Running specific checks

To use a particular check(s), add the --checks argument with a list of check names.

For example, --checks=CI-Tests,Code-Review.


Before running Scorecard, you need to, either:

# For posix platforms, e.g. linux, mac:export GITHUB_AUTH_TOKEN=<your access token># For windows:set GITHUB_AUTH_TOKEN=<your access token>

Multiple GITHUB_AUTH_TOKEN can be provided separated by comma to be utilized in a round robin fashion.

  • create a GitHub App Installations for higher rate-limit quotas. If you have an installed GitHub App and key file, you can use these three environment variables, following the commands shown above for your platform.
GITHUB_APP_KEY_PATH=<path to the key file on disk>GITHUB_APP_INSTALLATION_ID=<installation id>GITHUB_APP_ID=<app id>

These can be obtained from the GitHub developer settings page.

Understanding Scorecard results

Each check returns a Pass / Fail decision, as well as a confidence score between 0 and 10. A confidence of 0 should indicate the check was unable to achieve any real signal, and the result should be ignored. A confidence of 10 indicates the check is completely sure of the result.

Formatting Results

There are three formats currently: default, json, and csv. Others may be added in the future.

These may be specified with the --format flag.

Public Data

If you're only interested in seeing a list of projects with their Scorecard check results, we publish these results in a BigQuery public dataset.

This data is available in the public BigQuery dataset openssf:scorecardcron.scorecard. The latest results are available in the BigQuery view openssf:scorecardcron.scorecard_latest.

You can extract the latest results to Google Cloud storage in JSON format using the bq tool:

# Get the latest PARTITION_IDbq query --nouse_legacy_sql 'SELECT partition_id FROMopenssf.scorecardcron.INFORMATION_SCHEMA.PARTITIONS ORDER BY partition_id DESCLIMIT 1'# Extract to GCSbq extract --destination_format=NEWLINE_DELIMITED_JSON'openssf:scorecardcron.scorecard$<partition_id>' gs://bucket-name/filename.json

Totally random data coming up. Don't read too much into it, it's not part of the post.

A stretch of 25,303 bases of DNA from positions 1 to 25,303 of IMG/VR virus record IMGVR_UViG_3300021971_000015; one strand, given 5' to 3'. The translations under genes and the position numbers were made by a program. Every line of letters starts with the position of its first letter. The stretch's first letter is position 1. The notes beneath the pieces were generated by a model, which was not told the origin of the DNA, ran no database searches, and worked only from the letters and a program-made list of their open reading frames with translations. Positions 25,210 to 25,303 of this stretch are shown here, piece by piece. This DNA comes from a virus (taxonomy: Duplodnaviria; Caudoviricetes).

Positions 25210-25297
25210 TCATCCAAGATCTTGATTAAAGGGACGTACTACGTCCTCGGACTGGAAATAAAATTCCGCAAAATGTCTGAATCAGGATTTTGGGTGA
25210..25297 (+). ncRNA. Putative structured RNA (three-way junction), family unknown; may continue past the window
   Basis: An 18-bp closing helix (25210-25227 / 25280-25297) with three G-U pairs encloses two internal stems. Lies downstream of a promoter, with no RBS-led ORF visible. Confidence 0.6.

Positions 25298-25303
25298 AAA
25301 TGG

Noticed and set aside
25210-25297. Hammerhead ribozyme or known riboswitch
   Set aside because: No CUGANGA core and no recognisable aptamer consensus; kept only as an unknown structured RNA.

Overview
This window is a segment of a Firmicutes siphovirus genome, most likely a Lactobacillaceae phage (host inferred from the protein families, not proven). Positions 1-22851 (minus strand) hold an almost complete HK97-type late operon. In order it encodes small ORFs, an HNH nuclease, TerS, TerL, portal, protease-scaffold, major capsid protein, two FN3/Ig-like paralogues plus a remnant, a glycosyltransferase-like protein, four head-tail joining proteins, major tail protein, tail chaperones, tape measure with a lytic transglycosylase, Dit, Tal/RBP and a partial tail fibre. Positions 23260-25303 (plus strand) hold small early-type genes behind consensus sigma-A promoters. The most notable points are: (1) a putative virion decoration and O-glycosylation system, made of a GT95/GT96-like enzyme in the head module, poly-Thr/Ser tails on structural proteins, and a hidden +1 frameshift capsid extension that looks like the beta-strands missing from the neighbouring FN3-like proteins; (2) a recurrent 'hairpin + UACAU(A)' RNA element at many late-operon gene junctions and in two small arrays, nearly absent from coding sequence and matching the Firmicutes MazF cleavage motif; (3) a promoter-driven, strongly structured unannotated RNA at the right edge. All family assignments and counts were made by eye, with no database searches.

The list of projects that are checked is available in the cron/data/projects.csv file in this repository. If you would like us to track more, please feel free to send a Pull Request with others.

NOTE: Currently, these lists are derived from projects hosted on GitHub ONLY. We do plan to expand them in near future to account for projects hosted on other source control systems.

Adding a Scorecard Check

If you'd like to add a check, make sure it is something that meets the following criteria and then create a new GitHub Issue:

  • The scorecard must only be composed of automate-able, objective data. For example, a project having 10 contributors doesn’t necessarily mean it’s more secure than a project with say 50 contributors. But, having two maintainers might be preferable to only having one - the larger bus factor and ability to provide code reviews is objectively better.
  • The scorecard criteria can be as specific as possible and not limited general recommendations. For example, for Go, we can recommend/require specific linters and analyzers to be run on the codebase.
  • The scorecard can be populated for any open source project without any work or interaction from maintainers.
  • Maintainers must be provided with a mechanism to correct any automated scorecard findings they feel were made in error, provide "hints" for anything we can't detect automatically, and even dispute the applicability of a given scorecard finding for that repository.
  • Any criteria in the scorecard must be actionable. It should be possible, with help, for any project to "check all the boxes".
  • Any solution to compile a scorecard should be usable by the greater open source community to monitor upstream security.


  • Bugs and Feature Requests:

    If you have what looks like a bug, or you would like to make a feature request, please use the Github issue tracking system. Before you file an issue, please search existing issues to see if your issue is already covered.

  • Slack

    For realtime discussion, you can join the #security_scorecards slack channel. Slack requires registration, but the openssf team is open invitation to anyone to register here. Feel free to come and ask any questions.


Currently, scorecard officially supports OSX and Linux platforms. So, if you are using a Windows OS you may find issues. Contributions towards supporting Windows are welcome.


If you want to get involved or have ideas you'd like to chat about, we discuss this project in the OSSF Best Practices Working Group meetings.

See the Community Calendar for the schedule and meeting invitations. The meetings happen biweekly https://calendar.google.com/calendar/embed?src=s63voefhp5i9pfltb5q67ngpes%40group.calendar.google.com&ctz=America%2FLos_Angeles

See the Contributing documentation for guidance on how to contribute.